Midwest-based volume photography company Wagner Portrait Group continues to grow, well into its second generation of ownership. Founded by Hal Wagner in 1972, the company has always adapted to changing times. At one point, Wagner traveled around the region servicing accounts. He had a sales and marketing background and started in the business to be his own boss. Whatever needed to be done to keep clients happy, he did. “He bought a school bus, gutted the inside, and made it a portrait studio, complete with top-to-bottom shag carpeting,” said Penny Wagner, Hal’s daughter and vice president of marketing, in an interview with the St. Louis Business Journal. “At the time portraits were very coveted, so the whole community would show up — grandma and grandpa would come through the bus too.”
Wagner has four children with his wife, Mary Ellen Wagner, of which three (Penny, Heidi and Chip) ended up joining the business. The other, Wendy Wagner Brase, works as a teacher at the Rockwood School District. Hal Wagner is now retired, and it’s that successful transition that has kept the company growing.
“My proudest professional accolade is that we have made a full generational transition,” says Chip Wagner. “And we've grown the business immensely. The failure rate of a first to the second-generation family business is 66%.”
Like most school portrait companies of that era, the business was a family affair, with the home serving as a portrait studio. The siblings recall sorting envelopes in the family living room in the evening. The business moved into a separate office space by the late 1970s.
Each of the siblings has a different story of joining the business; Penny Wagner joined first, after completing her MBA, and Heidi Wagner joined soon after college graduation. About five years later, Chip Wagner joined after completing his degree. None of them expected to come into the business but saw the opportunity. Each of them started at Wagner Portrait, behind the camera, to learn the business from every angle. “Every morning, we were out on the frontlines photographing,” says Heidi Wagner. “I would travel for three-four days to the different territories and do photography.”
The Wagner siblings contend the ongoing success of the Wagner Portrait Group is continuous improvement and innovation.
“We talk a lot about how, instead of our competition being other portrait companies, our biggest competition is Amazon, Walmart.com, and all of those customer experiences,” says Penny Wagner. “We’re lucky parents want to buy our products; we’re not out there trying to create a need. But we’re also competing with other online experiences. In the U.S., saying it takes five weeks for parents to get school pictures is not acceptable when a parent can buy something online and have it the next day. That’s our competition.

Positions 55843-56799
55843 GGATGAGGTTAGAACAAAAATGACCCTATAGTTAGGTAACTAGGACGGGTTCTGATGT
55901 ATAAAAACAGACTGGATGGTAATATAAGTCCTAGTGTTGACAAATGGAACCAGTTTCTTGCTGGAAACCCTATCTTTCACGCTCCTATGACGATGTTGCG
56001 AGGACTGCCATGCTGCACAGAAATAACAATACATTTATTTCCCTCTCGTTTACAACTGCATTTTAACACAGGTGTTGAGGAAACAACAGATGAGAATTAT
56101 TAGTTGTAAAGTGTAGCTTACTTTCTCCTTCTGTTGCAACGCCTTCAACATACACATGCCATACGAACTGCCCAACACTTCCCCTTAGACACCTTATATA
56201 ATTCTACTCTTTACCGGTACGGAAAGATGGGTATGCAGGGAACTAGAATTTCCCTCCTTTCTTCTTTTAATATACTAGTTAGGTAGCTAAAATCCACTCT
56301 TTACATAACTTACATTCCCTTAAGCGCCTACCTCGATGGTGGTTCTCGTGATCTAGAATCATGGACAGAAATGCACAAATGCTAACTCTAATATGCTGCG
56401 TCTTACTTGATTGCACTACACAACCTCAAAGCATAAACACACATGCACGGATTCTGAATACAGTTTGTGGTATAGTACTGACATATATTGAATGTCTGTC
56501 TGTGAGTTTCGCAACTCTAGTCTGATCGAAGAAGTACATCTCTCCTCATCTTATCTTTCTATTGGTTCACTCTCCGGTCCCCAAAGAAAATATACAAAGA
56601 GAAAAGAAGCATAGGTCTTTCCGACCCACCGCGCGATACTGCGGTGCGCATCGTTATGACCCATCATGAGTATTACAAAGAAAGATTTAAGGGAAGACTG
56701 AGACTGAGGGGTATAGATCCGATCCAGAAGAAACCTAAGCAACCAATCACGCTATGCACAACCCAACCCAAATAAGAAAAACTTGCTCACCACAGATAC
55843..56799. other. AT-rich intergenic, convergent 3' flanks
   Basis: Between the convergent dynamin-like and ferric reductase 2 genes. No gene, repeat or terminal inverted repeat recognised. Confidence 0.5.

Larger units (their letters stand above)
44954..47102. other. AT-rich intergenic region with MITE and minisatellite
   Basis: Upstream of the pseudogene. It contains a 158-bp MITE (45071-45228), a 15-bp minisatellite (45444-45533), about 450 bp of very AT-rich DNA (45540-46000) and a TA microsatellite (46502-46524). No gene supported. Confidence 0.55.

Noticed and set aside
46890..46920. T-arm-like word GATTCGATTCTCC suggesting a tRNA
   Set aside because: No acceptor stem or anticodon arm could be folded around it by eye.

“We are constantly looking for technologies and tools that are going to make that experience better and make more sense to a customer,” she adds. Wagner Portrait Group has invested in customer-service technologies, for example, which monitor customer communications and alert management and appropriate team members when an immediate response is needed. “The parents’ expectation now is the immediate fulfillment of a need. We're trying to use all these technologies; that plays into why we don't have evergreen vendor relationships. We might need to switch up vendors if they don't keep up with the type of innovation that we are using.”
“We are not afraid of change,” adds Chip Wagner.
Sales and marketing pedigree
The Wagner siblings have defined roles within the organization and work well together. Part of that cohesion is building the organization with the pedigree established by Hal Wagner: Realizing what the nature of the company really is. “The pedigree of Wagner Portraits, even back then and to this day, is we're sales and marketing organization with high customer service,” says Chip Wagner. “ ‘Photo’ is our widget. If you opened the hood of this organization and pulled out all the guts, you could park it inside a real-estate firm, a manufacturing firm, or another industry because the fundamentals are there.”
At one time, the business had several remote studios but later realigned them into one main location, which serves as a sales and support hub for three states.
Heidi Wagner points out, when Wagner Portrait Group moved to just one location, it was to bring the company into alignment with its core competencies. “When we did that realignment, we were discussing our goals for the company,” she said. “We don’t want to be manufacturers. That’s not what we are good at. We’re good at sales, marketing, and customer service. “
“It goes back to our core competency,” adds Chip Wagner. “The three of us all have business backgrounds and business degrees. We don't think about how fast the photos need to come in and out of the lab. We also don’t put all our eggs in one basket, so we use a variety of eCommerce and print vendors based on what's best for our organization and on what their strengths are.”
That doesn’t mean, however, that the Wagners are not focused on the volume photography industry. Rather, the siblings are “students of the industry” and are continuously studying it, according to Chip Wagner. That means being active in industry groups, including SPOA.
The Wagners say there is plenty of room for organic growth in their markets.
“Growth is organically through true market penetration,” says Chip Wagner. “There are 600 schools in Missouri and we have about a 40% market share, which means there's 60% we don't have. And I want to know why we don't have them.”